Broke and newly divorced, Jerry Colburn started making art in the late 1980s with material he scrounged out of a dumpster. Now, the 75-year-old North Little Rock artist is the subject of a career-spanning exhibit.
"1989-2021: A Retrospective of Jerry Colburn" opened May 20 at the Arts & Science Center for Southeast Arkansas in Pine Bluff and will be up until Aug. 28. The show offers a glimpse into the prolific, self-taught Colburn's progression through multimedia — collage, paintings, ink, music — and his commitment to his own unique form of determined, often mischievous creativity.
It is not arranged chronologically, so 1989's wonderfully childlike ink and pastel abstract "Fish Market" hangs alongside "Rock Band," a paper collage with acrylic from 2020.
Colburn uses clippings from fashion magazines to create outlandish, cubist-like figures and scenes in his collages. Proportions are askew, eyes don't match, mouths are off center but they somehow feel correct and whole, like in "Please Don't Tell Anyone About My Sister," a paper collage with ink from 1993.
The work shows two mismatching faces with big eyes and mouths, outlined in white on a background drawn to look like wire mesh and a ragged black border. Colburn has given the figures personality — they seem cool, somewhat aloof — through his placement of pieces of paper he has cut from glossy magazines.
"Cognitive Science," a collage with acrylic from 2019, looks as if it were created in part from items cut from a children's book as a woman looks past the viewer and is surrounded by a dinosaur, a chameleon, penguins, dolphins and other creatures while a cartoon Dracula lurks behind her. The effect is both playful and sinister.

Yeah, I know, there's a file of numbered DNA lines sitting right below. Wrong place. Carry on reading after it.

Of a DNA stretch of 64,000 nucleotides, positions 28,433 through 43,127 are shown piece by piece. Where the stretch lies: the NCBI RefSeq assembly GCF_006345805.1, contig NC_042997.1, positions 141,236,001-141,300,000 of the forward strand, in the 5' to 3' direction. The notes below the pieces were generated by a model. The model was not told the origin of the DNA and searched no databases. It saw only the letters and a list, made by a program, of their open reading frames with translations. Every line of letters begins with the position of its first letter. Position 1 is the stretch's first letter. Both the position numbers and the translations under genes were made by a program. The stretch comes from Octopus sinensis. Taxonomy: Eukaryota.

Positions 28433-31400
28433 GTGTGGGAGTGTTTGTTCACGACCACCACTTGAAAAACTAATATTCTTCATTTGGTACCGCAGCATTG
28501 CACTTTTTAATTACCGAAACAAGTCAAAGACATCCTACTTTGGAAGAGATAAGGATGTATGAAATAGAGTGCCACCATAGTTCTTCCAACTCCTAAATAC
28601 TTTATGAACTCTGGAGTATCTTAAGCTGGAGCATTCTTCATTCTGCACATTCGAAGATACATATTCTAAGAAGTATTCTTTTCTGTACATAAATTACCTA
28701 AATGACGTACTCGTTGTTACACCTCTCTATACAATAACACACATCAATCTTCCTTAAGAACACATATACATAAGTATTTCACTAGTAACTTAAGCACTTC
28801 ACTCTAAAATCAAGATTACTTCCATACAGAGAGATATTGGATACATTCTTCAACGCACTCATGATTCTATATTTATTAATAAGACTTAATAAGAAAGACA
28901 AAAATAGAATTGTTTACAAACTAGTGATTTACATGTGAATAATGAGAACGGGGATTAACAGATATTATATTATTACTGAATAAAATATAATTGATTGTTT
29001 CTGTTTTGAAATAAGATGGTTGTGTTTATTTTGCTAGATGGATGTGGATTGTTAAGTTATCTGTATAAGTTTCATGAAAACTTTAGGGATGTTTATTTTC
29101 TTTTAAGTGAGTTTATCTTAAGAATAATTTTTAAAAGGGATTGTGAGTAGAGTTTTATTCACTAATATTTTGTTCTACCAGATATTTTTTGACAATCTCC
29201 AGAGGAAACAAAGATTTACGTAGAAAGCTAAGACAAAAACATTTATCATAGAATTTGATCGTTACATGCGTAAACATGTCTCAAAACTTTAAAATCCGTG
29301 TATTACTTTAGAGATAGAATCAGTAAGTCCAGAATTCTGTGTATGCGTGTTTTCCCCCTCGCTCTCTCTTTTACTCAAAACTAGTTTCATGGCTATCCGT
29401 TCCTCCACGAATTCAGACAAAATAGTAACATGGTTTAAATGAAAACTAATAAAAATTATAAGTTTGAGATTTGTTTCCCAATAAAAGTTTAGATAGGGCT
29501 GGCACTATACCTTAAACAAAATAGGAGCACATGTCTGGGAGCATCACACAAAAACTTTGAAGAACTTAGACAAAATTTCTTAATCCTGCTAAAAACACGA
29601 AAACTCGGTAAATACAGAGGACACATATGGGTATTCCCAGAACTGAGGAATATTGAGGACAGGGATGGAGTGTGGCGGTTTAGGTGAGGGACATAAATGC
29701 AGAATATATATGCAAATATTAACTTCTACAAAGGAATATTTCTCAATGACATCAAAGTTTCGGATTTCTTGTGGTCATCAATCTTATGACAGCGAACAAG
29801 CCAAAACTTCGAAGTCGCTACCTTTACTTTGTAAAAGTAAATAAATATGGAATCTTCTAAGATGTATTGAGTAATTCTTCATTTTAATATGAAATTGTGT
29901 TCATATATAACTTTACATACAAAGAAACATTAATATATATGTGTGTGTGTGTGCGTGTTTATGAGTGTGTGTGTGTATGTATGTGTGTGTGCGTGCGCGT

Chaney Jewell is the curator of collections and exhibitions at the center.
"His collages are beautiful and imaginative," she says. "There's almost this alternate universe he has created."
Colburn's work is special, Jewell says, "because not only does he have a lot of diversity in his style — ranging from monotone to really bright, vivid pieces — but also because he was limited to the materials that were available to him when he started making art. I think he is a great example of fine art being created with typically not fine material."
On a stormy afternoon earlier this month, Colburn is at his kitchen table, a stack of recently acquired fashion magazines nearby that will be used to make art.
His home is filled with his creations; canvases and papers are stacked all around and propped against walls along the floor.
"About once a week I'll be asleep and I'll hear a [crash sound], and a pile [of artwork] has fallen," he says with a smile.
Colburn grew up in North Little Rock and had a compulsion to create from a young age.
"That's the reason I believe in reincarnation," he says. "I came into this world with a very strong artistic impulse. Nobody in my family had any interest in art, none of my friends. Where did it come from? My theory is that I've been an artist for many lifetimes and this is just another one."
He collected comic books, which was his first introduction to art and remain an influence on his colorful canvases and collages.
As a teenager Colburn knew about Picasso and the abstract expressionist movement was just taking off, but he still thought the road to art-making traveled through realism.
"I tried to do realism because that's what I thought you had to do to be an artist," he says. "I found out pretty fast that I didn't have a knack for realism, and I still don't."
So he gave up on art for a few decades.
"I didn't do it for a long time, but I never lost interest," he says.
By the late '80s he'd been through a divorce and "was broke, but I had a lot of free time." So he set about trying to make art.